IXP

Deepak Jain deepak at ai.net
Mon Apr 20 16:54:58 CDT 2009


> 
> Hello Deepak:
> 
> -----Original Message-----
> 
> So here is an idea that I hope someone shoots down.
> 
> We've been talking about pseudo-wires, and the high level of expertise
> a
> shared-fabric IXP needs
> to diagnose weird switch oddities, etc.
> 
> As far as I can tell, the principal reason to use a shared fabric is to
> allow multiple connections to networks
> that may not justify their own dedicated ($$$$) router port. Once they
> do, they can move over to a PNI. However, an IXP is (at the hardware
> level at least) trying to achieve any-to-any connectivity without
> concern for capacity up to the port size of each port on every flow.
> Scaling this to multiple pieces of hardware has posed interesting
> challenges when the connection speed to participants is of the same
> order as the interconnection between IXP switches.
> 
> So here is a hybrid idea, I'm not sure if It has been tried or
> seriously
> considered before.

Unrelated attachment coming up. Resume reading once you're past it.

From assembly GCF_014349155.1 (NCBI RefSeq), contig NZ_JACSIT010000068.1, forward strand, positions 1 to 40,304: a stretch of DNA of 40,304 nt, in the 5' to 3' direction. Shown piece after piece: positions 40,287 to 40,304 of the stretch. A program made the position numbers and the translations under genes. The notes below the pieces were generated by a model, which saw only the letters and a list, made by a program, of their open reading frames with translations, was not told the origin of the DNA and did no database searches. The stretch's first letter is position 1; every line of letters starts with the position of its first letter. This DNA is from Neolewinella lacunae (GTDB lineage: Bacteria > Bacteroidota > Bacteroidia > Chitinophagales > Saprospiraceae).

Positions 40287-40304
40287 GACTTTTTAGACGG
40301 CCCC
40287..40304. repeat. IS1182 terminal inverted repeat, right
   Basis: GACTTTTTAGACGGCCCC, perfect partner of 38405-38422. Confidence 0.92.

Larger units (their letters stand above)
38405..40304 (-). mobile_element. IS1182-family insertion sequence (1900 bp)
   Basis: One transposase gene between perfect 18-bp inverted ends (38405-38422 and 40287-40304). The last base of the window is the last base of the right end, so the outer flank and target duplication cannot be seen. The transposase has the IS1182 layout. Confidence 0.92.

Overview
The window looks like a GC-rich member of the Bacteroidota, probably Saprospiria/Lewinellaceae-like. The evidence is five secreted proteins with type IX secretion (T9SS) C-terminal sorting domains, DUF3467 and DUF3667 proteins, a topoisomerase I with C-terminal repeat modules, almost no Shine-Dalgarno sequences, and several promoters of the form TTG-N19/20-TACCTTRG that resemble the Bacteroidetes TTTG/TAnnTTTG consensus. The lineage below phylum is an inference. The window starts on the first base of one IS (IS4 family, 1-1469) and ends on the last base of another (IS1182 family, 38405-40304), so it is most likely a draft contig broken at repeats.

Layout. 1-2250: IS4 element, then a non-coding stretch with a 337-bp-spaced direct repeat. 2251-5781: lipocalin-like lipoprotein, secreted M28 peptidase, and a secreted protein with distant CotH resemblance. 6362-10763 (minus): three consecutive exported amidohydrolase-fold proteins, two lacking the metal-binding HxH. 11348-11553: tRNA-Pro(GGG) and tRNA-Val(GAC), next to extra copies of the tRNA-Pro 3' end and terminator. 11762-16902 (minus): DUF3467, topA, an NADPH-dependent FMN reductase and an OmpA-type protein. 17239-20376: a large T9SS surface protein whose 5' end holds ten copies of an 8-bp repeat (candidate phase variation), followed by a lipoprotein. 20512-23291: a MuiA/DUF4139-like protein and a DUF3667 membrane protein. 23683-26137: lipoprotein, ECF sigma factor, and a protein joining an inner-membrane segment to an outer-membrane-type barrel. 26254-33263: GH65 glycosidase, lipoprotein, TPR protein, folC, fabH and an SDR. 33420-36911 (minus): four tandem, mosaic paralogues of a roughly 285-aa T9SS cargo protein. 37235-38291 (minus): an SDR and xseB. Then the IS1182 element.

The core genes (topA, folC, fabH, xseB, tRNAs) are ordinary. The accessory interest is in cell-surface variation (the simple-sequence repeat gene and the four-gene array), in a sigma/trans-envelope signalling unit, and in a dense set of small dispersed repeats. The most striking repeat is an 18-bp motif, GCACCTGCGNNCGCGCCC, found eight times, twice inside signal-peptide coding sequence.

> 
> Since the primary justification for a shared fabric is cost savings....
> 
> What if everyone who participated at an IXP brought their own switch.
> For argument's sake, a Nexus 5xxx. It has 20+ ports of L2, wire speed
> 10G.
> 
> 
> [Michael K. Smith - Adhost]
> 
> This sounds like fertile ground for unintended consequences.  Unmanaged
> spanning tree topological changes as three people, previously connected
> to their own switch and to others, now decide to connect to each other
> as well, using those inexpensive L2 ports.

If each port is in its own pVLAN or similar, and they are only allowed to talk to their uplinks and not other L2 ports on the same switch, loops are avoided. 

I should have hashed that point out with another line. Yes, strictly throwing up an unconfigured switch becomes a problem after the 2nd one goes in -- but only for those brave enough to peer with you and dumb enough to allow their switch to behave that way. The double-edged clue sword.

Deepak





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